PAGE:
Archive for David Coverdale

Rock and Roll Wine: Doobies and Whitesnake

Posted in Uncategorized with tags , , , , on June 17, 2010 by 30daysout

(Editor’s Note: This post was written by our L.A. correspondent Randy Fuller, who operates a cool blog about wine called Now and Zin.)

Every time I go to the supermarket I am struck by the music that’s piped in for my shopping pleasure. Nowadays it’s usually the kind of music I remember going underground for as a kid, the kind I had to keep hidden from my parents, the kind that I just knew would brand me as “cool” if I embraced it.

The reality is, I never got too far underground where I grew up, my parents didn’t really care very much about what I was listening to and the “cool” thing never seemed to take.  The latter item is a judgment call, but I think my family and friends would vouch for my lack of “cool” in my teenage years, maybe even today.

Today all those underground cheap thrills serve as an aural landscape for shopping.   Personally, I like a little Jimi Hendrix while I’m picking out what cereal to buy.  I don’t even mind when people can overhear me singing along, “Move over, Rover, let Randy take over.”  I guess I’ll just never be cool.

Fittingly, a rock and roll wine event comes to the grocery store in West Hollywood Thursday afternoon.

B. R. Cohn is not only a winery owner, but a rock and roll manager.  He has put in around 40 years as manager of the Doobie Brothers.  His Doobie Red is a blend of Bordeaux-style varieties sourced from the North Coast appellation.  It’s aged in French oak, has 13.9% abv and sells for just under $20 a bottle.

To herald the release of his 2008 vintage of Doobie Red, Cohn and members of the Doobie Brothers will make an appearance at the Pavilions Supermarket in West Hollywood Thursday, June 17th from 1:00 – 3:00 p.m.  You’ll be able to pick up a bottle right there and have it autographed while you wait, no doubt with the Doobie Brothers trickling down from the speaker above your head.

Cohn’s website states that a portion of the proceeds from Doobie Red go to veterans’ charities and other charitable organizations.  Doobie Red was originally produced in memory of Keith Knudsen, longtime drummer of the band who died in 2005.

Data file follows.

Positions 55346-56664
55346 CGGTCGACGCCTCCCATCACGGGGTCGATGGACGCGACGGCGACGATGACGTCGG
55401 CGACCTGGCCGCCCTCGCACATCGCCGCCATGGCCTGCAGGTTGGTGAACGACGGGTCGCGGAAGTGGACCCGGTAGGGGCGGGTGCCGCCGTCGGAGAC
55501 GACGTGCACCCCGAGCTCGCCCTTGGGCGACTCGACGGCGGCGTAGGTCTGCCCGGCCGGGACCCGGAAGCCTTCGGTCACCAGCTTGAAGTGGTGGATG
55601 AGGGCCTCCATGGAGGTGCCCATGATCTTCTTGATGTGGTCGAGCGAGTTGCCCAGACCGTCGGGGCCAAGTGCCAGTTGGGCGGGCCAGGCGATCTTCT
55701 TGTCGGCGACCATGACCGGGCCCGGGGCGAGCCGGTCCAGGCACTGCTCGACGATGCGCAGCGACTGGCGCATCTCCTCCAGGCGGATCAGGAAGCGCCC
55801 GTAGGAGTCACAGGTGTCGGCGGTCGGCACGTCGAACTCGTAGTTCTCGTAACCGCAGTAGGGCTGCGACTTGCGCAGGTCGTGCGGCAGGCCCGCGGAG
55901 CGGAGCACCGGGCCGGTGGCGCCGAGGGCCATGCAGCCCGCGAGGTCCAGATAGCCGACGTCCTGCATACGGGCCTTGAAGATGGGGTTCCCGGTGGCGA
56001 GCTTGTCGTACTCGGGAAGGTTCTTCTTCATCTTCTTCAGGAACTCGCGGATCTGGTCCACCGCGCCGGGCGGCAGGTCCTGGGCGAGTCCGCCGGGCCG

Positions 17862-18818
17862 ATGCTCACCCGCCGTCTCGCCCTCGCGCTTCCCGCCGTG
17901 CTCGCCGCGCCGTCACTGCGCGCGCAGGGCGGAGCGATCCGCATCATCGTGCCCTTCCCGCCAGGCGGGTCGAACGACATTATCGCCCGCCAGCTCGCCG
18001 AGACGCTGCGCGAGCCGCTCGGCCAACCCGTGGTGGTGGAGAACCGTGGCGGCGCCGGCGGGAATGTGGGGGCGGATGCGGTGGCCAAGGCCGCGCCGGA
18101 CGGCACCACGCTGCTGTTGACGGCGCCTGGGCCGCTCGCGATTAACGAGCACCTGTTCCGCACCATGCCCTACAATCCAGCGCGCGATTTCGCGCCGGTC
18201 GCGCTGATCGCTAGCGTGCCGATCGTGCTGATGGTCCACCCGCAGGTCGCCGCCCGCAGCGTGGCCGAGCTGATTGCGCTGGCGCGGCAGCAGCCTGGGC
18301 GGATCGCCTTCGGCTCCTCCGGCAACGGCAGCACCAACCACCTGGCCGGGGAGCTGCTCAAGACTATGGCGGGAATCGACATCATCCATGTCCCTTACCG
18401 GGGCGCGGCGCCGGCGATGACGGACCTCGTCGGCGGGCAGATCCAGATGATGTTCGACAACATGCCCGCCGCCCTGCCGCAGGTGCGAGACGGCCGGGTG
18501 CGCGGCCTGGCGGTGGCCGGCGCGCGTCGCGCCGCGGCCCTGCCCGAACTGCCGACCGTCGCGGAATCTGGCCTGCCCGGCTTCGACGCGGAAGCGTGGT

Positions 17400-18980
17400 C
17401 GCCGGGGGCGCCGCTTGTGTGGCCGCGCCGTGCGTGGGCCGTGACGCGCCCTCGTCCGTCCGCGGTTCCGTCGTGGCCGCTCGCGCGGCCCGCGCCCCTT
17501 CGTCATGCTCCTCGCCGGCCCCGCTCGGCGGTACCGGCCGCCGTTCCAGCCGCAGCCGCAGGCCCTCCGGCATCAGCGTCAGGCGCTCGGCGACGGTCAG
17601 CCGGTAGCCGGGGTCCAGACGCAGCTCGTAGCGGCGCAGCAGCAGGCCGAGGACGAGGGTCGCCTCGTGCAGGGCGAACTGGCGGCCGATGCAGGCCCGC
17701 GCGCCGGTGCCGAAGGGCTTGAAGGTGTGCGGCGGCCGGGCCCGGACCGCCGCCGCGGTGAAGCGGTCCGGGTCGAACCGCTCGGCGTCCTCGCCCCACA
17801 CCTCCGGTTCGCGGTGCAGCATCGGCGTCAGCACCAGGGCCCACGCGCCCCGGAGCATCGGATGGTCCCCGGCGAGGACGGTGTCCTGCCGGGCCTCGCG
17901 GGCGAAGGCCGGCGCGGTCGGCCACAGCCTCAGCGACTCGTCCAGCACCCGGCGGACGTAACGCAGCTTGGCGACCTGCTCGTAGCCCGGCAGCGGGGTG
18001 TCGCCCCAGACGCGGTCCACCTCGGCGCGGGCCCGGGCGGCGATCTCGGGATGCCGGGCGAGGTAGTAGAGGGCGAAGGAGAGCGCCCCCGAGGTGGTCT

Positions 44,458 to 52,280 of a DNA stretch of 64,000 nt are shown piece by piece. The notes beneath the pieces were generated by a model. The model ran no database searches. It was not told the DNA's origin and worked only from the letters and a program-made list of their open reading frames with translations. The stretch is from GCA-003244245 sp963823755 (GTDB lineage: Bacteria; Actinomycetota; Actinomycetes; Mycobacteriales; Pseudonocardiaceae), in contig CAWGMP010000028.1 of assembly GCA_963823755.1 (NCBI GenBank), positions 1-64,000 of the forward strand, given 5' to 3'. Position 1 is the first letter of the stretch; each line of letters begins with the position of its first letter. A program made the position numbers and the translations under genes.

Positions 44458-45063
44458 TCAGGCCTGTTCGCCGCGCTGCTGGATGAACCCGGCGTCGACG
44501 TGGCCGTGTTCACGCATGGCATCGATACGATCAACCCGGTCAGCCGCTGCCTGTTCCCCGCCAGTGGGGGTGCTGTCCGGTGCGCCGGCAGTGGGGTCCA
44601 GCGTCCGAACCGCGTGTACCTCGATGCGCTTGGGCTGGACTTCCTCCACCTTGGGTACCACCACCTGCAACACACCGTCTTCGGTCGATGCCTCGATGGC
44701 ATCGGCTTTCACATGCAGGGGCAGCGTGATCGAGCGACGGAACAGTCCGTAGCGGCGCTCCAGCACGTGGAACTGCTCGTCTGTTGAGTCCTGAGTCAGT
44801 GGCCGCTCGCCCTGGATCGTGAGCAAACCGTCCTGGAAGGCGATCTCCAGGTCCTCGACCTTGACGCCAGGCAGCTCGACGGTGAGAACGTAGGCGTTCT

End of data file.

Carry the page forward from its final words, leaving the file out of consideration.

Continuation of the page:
All 90 acres of Cohn’s vineyards are sustainably farmed, and select blocks are farmed organically. The winery is located just north of Sonoma in Glenn Ellen, CA.

Eighties hard rock hair band Whitesnake will soon have their own brand of wine for their fans to drink while rocking out to their music.

Healdsburg, California, winemaker Dennis De La Montanya has partnered with the rockers to produce Whitesnake Zinfandel 2010.  The wine will be in stores in July 2010.  It will be no surprise to find that it’s a deep purple wine, good for both Saints and Zinners.

Band member David Coverdale says, “It’s a bodacious, cheeky little wine, filled to the brim with the spicy essence of sexy, slippery snakeyness.”  Top those tasting notes, Robert Parker.

MP3: “Listen To The Music” by the Doobie Brothers

MP3: “Here I Go Again” by Whitesnake

B. R. Cohn Winery official website

De La Montanya Winery official website

Randy Fuller’s Now and Zin wine blog

Review:(Un)Holy Headbangers!

Posted in Review with tags , , , , , , on May 1, 2008 by 30daysout

   

Heavy rock isn’t dead, it’s just hiding out.  You don’t hear it that much on the radio these days (just what do we hear on the radio any more?).  But some of the genre’s top practitioners are still around, headbanging happily away.

Def Leppard misses Robert “Mutt” Lange, who in 1987 produced their 20-million-selling Hysteria, the band’s best (and best selling) album.  With Songs From The Sparkle Lounge, the band reaches for that pinnacle and falls short.  The album may be a bit of a mess, but it’s an entertaining one.  My better judgment tells me I should hate “Nine Lives,” the first single that inexplicably also features country singer Tim McGraw.  But I don’t, and I like the rest of the album too, although we’ve heard it all before.  The licks and the hooks and the singing are pure Def Leppard, they write pop songs that you can almost hear Sheryl Crow or Jon Bon Jovi crooning.  You gotta give these guys credit for flailing away, though.  They’ve put out the summer’s first mindless party album.

Iron Maiden perhaps unfairly gets lumped in with their gloomier brethren Black Sabbath and Metallica.  This riff-happy British band gets its umpteenth greatest-hits due on Somewhere Back In Time, a look back at their 1980s output.  Lead shrieker Bruce Dickinson can deliver tonsil-shredding vocals with the best of ’em (think Dio), guitarist Dave Murray cooks up the riffs with pure punk-rock intensity and grinds power chords with a Tony Iommi-like grandeur.  Like Def Leppard, they’re not terribly original; still they are good high-speed fun.  If you plan to catch the band in concert this summer (possibly with your teenaged son, ahem), this is a good place to brush up on your Maiden.  NOTE: You can download the entire new album free (good for three listens) at their website on May 7. Check there for more info.

UPDATE: Someone pointed out to me I missed one … Whitesnake is back with their 10th studio album and first in more than a decade.  David Coverdale, our favorite David Coverdale imitator, airs out his pipes on eight rockers and a few power ballads.  Giving it a quick listen, I locked onto “Good To Be Bad,” which should rank among Whitesnake’s best.

MP3: Nine Lives by Def Leppard w/Tim McGraw

MP3: Children Of The Damned by Iron Maiden

MP3: Good To Be Bad by Whitesnake